Interesting to note that the dollar has declined in tandem with economic policy uncertainty, as measured by the Baker, Bloom & Davis index (and predicted by historical correlations).
Not all else is held constant. Expected inflation has risen since the election — about 0.8 ppts on the 5 year breakeven — and the real ten year interest rate has fallen: about 15 bps.
That means the decline in the dollar’s value is over-explained. Real rates have fallen somewhat, despite rising expectations of a large fiscal package. Rising expected inflation is consistent with the dollar’s movement, although the increase has been almost 2 ppts since March of 2020.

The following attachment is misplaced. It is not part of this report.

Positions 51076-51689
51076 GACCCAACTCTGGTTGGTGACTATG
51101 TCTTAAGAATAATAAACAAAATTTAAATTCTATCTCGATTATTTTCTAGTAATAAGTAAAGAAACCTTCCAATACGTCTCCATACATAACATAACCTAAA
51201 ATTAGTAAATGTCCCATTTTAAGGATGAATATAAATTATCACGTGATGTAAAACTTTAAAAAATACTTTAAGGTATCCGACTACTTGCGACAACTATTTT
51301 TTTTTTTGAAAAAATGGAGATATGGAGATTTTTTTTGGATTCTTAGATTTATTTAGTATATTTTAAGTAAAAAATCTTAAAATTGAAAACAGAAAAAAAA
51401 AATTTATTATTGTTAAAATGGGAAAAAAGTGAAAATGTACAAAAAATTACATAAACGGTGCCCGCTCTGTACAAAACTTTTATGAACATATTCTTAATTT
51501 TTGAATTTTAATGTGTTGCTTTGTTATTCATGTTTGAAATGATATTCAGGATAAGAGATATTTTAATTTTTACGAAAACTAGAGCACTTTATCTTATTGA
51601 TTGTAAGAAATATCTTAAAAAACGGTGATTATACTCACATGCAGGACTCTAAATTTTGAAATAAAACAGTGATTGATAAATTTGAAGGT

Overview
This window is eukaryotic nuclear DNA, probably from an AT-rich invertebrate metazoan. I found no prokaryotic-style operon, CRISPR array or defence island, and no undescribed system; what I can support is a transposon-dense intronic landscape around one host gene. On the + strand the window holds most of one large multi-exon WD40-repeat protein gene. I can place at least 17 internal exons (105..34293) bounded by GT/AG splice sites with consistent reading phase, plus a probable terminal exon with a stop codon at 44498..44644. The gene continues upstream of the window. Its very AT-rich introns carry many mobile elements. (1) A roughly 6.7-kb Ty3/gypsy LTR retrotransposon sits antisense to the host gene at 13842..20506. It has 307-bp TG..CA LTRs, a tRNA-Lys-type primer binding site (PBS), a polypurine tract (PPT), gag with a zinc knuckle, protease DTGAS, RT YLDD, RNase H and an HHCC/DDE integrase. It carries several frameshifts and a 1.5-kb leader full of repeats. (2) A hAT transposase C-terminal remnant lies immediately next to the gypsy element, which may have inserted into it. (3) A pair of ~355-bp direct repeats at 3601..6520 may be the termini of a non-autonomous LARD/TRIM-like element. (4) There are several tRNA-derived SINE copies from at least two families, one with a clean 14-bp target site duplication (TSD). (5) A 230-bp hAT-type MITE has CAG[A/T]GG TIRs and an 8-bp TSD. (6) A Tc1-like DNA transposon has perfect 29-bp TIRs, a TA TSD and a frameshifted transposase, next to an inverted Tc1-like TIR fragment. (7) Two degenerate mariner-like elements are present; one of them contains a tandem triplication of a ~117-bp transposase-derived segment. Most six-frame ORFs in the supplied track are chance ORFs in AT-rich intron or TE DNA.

From my perspective, dollar depreciation is a good thing, regardless of source. A depreciated dollar will encourage expenditure switching to the extent that exchange rate pass through is high (which is higher if from monetary shocks). I think a decrease in economic policy uncertainty is a win regardless — and that seems to have been delivered by the Biden election combined with unified control of the legislative branch.
By the way, the increase in expected five year inflation is a positive insofar as it helps achieve the real rate necessary to equilibrate aggregate demand to aggregate supply (i.e., set the real ex ante rate at the natural rate).